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Cucumber Flowering

Kitty52Kitty52 Posts: 162
I now have my cucumbers in the greenhouse.  However they have a number of flowers on each of them although still small. Should I just leave these and let them grow or should I cut them off in case they will prevent the plant from growing??


  • philippasmith2philippasmith2 Posts: 2,944
    Can depend on the variety you are growing.  If, as is quite likely, these first flowers are male, they will wither away and shouldn't prevent your cukes from growing. 
    Female flowers are easy to ID - you may need to hand pollinate  if no suitable pollinators are about in the GH.  Again, it can depend on which variety you have, 
  • Kitty52Kitty52 Posts: 162
    The varieties are Beth Alpha and La Diva.  I have just looked at the packets and see La Diva is all female variety but not Beth Alpha.  Grew cucumbers last year for the first time and had specifically chosen all female ones.  Obv didn't read packets properly this year.  So do I remove the male flowers when they appear? and am I right in thinking its only the female flowers that have the cucumber growing behind them and nothing on the male flowers? I will try and take photos later. 
  • Pete.8Pete.8 Posts: 10,297
    I only grow all-female varieties.
    I've been growing Mini-Munch for the last few years.
    At the mo my plant is in a 2L pot and about 8" I can already see about 8 little cucumbers on it.
    I don't remove them.
    It'll be going into its 22L pot in about a week to continue growing in my greenhouse.
    They are extremely prolific.

    I've not grow Beth-Alpha os can't advise on that one, but you're correct - the female flowers have a tiny fruit behind the flower, the males don't.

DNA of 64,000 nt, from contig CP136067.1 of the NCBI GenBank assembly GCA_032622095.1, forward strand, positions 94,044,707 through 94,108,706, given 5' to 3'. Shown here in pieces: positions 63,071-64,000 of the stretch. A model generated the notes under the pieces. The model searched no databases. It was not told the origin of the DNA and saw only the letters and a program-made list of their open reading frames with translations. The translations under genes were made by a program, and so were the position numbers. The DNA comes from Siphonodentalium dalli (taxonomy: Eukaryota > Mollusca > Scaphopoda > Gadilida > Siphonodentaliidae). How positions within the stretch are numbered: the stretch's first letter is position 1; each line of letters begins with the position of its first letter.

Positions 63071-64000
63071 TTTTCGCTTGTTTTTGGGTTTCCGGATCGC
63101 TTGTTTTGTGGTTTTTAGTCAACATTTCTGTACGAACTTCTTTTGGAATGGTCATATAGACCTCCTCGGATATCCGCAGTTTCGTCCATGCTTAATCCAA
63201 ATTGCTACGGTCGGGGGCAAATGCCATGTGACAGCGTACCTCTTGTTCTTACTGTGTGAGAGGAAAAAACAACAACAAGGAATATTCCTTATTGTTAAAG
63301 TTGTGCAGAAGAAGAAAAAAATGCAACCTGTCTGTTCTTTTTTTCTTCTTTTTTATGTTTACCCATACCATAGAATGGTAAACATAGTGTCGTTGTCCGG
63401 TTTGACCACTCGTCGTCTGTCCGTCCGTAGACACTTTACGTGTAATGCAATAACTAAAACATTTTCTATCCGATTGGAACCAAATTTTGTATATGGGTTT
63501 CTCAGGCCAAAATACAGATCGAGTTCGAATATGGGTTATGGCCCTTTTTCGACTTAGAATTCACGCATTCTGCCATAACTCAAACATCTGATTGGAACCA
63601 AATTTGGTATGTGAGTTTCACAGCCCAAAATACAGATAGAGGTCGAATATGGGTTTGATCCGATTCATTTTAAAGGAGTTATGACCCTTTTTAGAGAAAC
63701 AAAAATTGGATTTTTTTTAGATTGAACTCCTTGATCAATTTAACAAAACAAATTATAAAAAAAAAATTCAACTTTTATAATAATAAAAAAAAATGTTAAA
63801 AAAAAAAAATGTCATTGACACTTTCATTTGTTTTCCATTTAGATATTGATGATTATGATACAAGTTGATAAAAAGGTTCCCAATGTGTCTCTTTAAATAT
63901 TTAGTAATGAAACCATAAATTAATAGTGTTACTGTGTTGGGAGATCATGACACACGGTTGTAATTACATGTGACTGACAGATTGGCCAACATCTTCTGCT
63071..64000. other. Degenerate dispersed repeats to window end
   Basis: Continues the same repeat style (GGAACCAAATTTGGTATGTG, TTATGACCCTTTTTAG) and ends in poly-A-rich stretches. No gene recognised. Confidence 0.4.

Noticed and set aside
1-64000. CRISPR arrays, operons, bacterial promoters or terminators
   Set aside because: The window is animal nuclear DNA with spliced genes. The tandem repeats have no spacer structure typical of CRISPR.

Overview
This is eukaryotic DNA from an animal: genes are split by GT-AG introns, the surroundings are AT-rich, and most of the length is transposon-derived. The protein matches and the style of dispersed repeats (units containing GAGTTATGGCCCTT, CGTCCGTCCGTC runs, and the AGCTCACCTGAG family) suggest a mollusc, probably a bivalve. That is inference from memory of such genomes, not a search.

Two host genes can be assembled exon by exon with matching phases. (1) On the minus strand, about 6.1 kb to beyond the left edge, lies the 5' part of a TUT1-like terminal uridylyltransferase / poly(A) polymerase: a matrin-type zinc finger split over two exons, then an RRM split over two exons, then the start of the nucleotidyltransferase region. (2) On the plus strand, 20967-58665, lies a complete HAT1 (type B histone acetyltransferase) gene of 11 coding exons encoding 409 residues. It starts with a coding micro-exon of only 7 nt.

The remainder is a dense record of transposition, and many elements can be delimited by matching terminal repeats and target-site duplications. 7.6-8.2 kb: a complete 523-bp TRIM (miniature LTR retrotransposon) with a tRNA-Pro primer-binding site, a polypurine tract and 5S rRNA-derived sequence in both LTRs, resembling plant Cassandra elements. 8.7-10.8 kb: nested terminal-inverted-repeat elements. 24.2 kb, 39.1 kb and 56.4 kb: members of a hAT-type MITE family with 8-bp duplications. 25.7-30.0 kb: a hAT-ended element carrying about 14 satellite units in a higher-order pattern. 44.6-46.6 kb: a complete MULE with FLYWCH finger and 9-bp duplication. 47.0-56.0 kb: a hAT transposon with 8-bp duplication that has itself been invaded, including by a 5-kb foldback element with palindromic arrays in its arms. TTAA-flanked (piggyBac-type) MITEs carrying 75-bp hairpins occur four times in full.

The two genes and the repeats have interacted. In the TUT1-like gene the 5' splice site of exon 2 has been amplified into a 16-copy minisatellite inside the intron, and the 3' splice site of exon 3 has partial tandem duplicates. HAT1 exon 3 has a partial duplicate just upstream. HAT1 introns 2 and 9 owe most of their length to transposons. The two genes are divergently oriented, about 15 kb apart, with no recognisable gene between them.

Knowledge is knowing that a tomato is a fruit.
    Wisdom is not putting it in a fruit salad.
  • Kitty52Kitty52 Posts: 162
    Thanks for comments. Here are some photos. They look very crowded so should I just leave alone? 
  • philippasmith2philippasmith2 Posts: 2,944
    I haven't grown La Diva but I have grown Beth alpha ( last year and this ) and I certainly didn't bother removing male flowers. 
    Given adequate support and space, they should give you a good harvest.  I did actually have a couple outside last year as well - shorter growth but they produced OK ( SW UK ). 
    Enjoy your harvest :)
  • purplerallimpurplerallim Posts: 4,843
    I like Philippa have had Beth Alpha for two years. I find the plant is self regulating as to how many cues grow at one time, so no need to remove any. As for pollination mine in the greenhouse needed no help. I would point out that the wooden pole you have will not take the height/weight of this plant @Kitty52 , as they easily reach 8/10 feet. Pete8 gave me the great idea of using clematis netting,  with the large holes it's easy to thread the plant through, and it's robust enough to take the weight. 

    This is last year at the beginning,  the plant ended up covering the entire end of the greenhouse. Outside they still reach up to 6 foot, and will slide down a pole and snap.
  • Kitty52Kitty52 Posts: 162
    Thanks Purplerallim  what a great idea. Is that attached to the inside of your greenhouse?  I managed last year as I constructed more ‘bits’ as they grew although it didn’t look pretty but what you have is def much better. 
  • purplerallimpurplerallim Posts: 4,843
    edited 25 May

    As you can see I have hung the netting from one side to the other over the metal roof support. Used greenhouse clips and wire to create a gap for the cues to be threaded through and then layed across when at roof level. Makes great use of the space.
    As you can see @Kitty52 it does need a bit of maintenance due to the weight it takes.😆
  • Kitty52Kitty52 Posts: 162
    That looks great. My project for next year!  Easier than me constructing  cane work  across the roof as they grew. Don’t think mine were as prolific as this though.  Last year was my first year of growing cucumbers. 
  • purplerallimpurplerallim Posts: 4,843
    You do have to work out what your growing conditions are,  and trial a few varieties,  to see what works best in your garden. Pete8 gave me the idea, but I had been struggling along for a couple of years before that. I have tried 3/4 varieties of cues until this one @Kitty52 , so you keep going until you know what works for your garden and taste.
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